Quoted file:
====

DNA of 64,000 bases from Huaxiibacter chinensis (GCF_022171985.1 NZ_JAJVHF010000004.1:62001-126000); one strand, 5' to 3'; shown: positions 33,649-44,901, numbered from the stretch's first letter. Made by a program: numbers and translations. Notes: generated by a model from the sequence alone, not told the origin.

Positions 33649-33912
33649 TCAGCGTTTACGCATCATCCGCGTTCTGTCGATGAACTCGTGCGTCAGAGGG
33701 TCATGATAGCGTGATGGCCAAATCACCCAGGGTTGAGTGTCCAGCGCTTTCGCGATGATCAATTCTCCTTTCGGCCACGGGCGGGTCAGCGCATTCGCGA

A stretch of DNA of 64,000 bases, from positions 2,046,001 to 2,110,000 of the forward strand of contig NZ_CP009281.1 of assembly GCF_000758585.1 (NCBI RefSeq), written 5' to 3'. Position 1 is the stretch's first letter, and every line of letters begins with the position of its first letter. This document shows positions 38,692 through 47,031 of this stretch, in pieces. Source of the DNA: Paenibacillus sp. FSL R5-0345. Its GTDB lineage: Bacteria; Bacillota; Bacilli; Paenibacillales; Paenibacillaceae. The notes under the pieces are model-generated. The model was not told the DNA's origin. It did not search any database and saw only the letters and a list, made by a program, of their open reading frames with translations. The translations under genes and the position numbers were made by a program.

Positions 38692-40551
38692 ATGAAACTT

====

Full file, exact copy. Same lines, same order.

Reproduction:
DNA of 64,000 bases from Huaxiibacter chinensis (GCF_022171985.1 NZ_JAJVHF010000004.1:62001-126000); one strand, 5' to 3'; shown: positions 33,649-44,901, numbered from the stretch's first letter. Made by a program: numbers and translations. Notes: generated by a model from the sequence alone, not told the origin.

Positions 33649-33912
33649 TCAGCGTTTACGCATCATCCGCGTTCTGTCGATGAACTCGTGCGTCAGAGGG
33701 TCATGATAGCGTGATGGCCAAATCACCCAGGGTTGAGTGTCCAGCGCTTTCGCGATGATCAATTCTCCTTTCGGCCACGGGCGGGTCAGCGCATTCGCGA

A stretch of DNA of 64,000 bases, from positions 2,046,001 to 2,110,000 of the forward strand of contig NZ_CP009281.1 of assembly GCF_000758585.1 (NCBI RefSeq), written 5' to 3'. Position 1 is the stretch's first letter, and every line of letters begins with the position of its first letter. This document shows positions 38,692 through 47,031 of this stretch, in pieces. Source of the DNA: Paenibacillus sp. FSL R5-0345. Its GTDB lineage: Bacteria; Bacillota; Bacilli; Paenibacillales; Paenibacillaceae. The notes under the pieces are model-generated. The model was not told the DNA's origin. It did not search any database and saw only the letters and a list, made by a program, of their open reading frames with translations. The translations under genes and the position numbers were made by a program.

Positions 38692-40551
38692 ATGAAACTT